Bobbie O'Brien

Reporter

Bobbie O’Brien has been a Reporter/Producer at WUSF since 1991. She reports on general news topics in Florida and the Tampa Bay region.

Bobbie also produces the blog, Off the Base, and covers military affairs, veterans’ issues and military families. She was named a Rosalyn Carter Fellow in 2010-2011. She supervises WUSF’s news interns and frequently contributes to NPR programs.

Prior to joining WUSF, she worked at WTVT- TV as a researcher/segment producer, at the Tampa Tribune and at WFLA-TV. She attended Kent State University and earned her Bachelor of Arts degree in Mass Communications from the University of South Florida in 1980.

Her work has been honored by the Society of Professional Journalists, the Radio and Television News Directors Association, Public Radio News Directors Inc., American Women in Radio & Television, the Florida Associated Press and the Aircraft Owners and Pilots Association.

Ways to Connect

Residents in cities and counties across Tampa Bay heeded the call to place storm debris on the curbs of their homes. But now, some are worrying the debris still hasn't been collected.

Caleb Anduze / Facebook Hurricane Maria St. Croix Check In Group

Before Hurricane Maria made a direct hit on St. Croix, the island was serving as the hub for recovery efforts from earlier storms in other U.S. and British Virgin Islands.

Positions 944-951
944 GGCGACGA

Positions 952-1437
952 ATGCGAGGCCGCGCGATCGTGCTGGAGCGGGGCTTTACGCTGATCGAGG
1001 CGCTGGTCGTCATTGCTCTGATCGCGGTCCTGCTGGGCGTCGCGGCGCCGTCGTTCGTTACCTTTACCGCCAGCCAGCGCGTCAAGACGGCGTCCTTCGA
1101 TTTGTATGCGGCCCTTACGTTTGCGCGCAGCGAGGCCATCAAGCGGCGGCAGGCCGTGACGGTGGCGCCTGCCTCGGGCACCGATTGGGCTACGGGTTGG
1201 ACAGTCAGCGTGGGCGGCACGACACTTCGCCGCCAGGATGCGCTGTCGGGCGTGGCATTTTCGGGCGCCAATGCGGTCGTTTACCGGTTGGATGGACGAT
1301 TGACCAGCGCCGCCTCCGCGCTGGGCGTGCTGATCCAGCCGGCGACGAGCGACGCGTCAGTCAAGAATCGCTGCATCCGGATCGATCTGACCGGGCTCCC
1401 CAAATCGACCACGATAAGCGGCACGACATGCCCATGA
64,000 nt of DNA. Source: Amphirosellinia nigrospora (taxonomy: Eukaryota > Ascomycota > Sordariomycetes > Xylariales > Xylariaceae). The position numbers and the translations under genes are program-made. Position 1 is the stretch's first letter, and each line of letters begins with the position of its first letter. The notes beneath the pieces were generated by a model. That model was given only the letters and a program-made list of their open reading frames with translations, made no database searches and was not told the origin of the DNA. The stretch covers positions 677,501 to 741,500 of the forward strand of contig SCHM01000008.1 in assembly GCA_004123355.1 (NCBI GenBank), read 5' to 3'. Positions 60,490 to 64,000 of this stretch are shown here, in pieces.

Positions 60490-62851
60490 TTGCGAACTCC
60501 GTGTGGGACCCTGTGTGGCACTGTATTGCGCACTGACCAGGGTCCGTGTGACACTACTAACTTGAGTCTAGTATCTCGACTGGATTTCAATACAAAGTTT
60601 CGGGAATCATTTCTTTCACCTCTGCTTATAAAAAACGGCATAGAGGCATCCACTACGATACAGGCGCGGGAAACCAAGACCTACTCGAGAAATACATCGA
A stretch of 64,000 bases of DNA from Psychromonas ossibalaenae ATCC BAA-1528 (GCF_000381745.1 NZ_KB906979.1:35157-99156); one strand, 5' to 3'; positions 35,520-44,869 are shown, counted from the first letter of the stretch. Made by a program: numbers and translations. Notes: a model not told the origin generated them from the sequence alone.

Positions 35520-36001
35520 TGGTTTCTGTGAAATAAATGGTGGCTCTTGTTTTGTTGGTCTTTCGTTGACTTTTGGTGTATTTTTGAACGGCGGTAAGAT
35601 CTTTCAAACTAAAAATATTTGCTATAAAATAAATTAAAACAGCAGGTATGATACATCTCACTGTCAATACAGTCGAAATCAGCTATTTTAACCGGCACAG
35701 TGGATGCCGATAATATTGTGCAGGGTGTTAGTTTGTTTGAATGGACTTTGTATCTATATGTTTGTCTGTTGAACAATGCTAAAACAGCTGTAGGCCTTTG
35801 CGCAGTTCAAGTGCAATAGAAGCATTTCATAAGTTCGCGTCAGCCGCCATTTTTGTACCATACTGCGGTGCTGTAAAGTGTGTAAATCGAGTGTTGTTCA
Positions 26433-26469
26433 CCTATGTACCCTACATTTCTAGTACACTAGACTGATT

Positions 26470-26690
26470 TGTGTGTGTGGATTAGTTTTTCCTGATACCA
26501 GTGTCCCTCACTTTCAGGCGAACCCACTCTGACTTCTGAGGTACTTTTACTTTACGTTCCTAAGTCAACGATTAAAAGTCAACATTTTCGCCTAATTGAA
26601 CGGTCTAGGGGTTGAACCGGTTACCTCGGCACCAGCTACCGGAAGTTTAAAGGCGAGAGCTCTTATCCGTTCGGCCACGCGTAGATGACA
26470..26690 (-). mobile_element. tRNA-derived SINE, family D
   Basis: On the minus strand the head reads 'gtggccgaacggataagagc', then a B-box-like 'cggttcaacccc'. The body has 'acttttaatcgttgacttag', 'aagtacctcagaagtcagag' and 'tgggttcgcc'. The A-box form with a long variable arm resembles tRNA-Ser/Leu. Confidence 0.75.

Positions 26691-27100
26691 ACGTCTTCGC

A resident of St. Croix for more than three decades, Ditty Layton, survived Maria inside her home on the East End. Layton said, remarkably, she has not lost cell phone service and was reaching out to friends in Florida.

Salvation Army

It’s been more than a week since Hurricane Irma.

Yet many smaller communities in Florida’s rural counties are still suffering and need basic resources, according to a disaster relief expert with the Salvation Army.

Bobbie O'Brien / WUSF Public Media

The tragic deaths of eight nursing home residents after Irma knocked out their air conditioning has prompted the U.S. Secretary of Veterans Affairs to offer up available beds at federal VA Community Living Centers.

Robin Sussingham / WUSF Public Media

Hurricane Irma has left the state. Now, the cleanup begins. From downed tree limbs to damaged household items like appliances and furniture. Every city and county has its own guidelines for pick-up.

Debris collection, rescheduled trash pickup and guidelines on how to handle the debris are listed below. Be sure to check what your service provider or local government requires.

Bobbie O'Brien / WUSF Public Media

Port Tampa Bay reopened to vessel traffic Tuesday at 2 p.m. And 10 ships are scheduled to unload more than 10 million gallons of gasoline in the next 48 hours for the gas starved state.

Too much water is typically the problem when storms blow through Tampa Bay. But for a few brief hours Sunday, the bay's fortunes were reversed as Hurricane Irma's counterclockwise winds blew the water out.

Bobbie O'Brien / WUSF Public Media

Starting at 6 p.m. Sunday, all Tampa residents are under a mandatory curfew, Tampa Mayor Bob Buckhorn announced during a late morning news conference carried live on Facebook.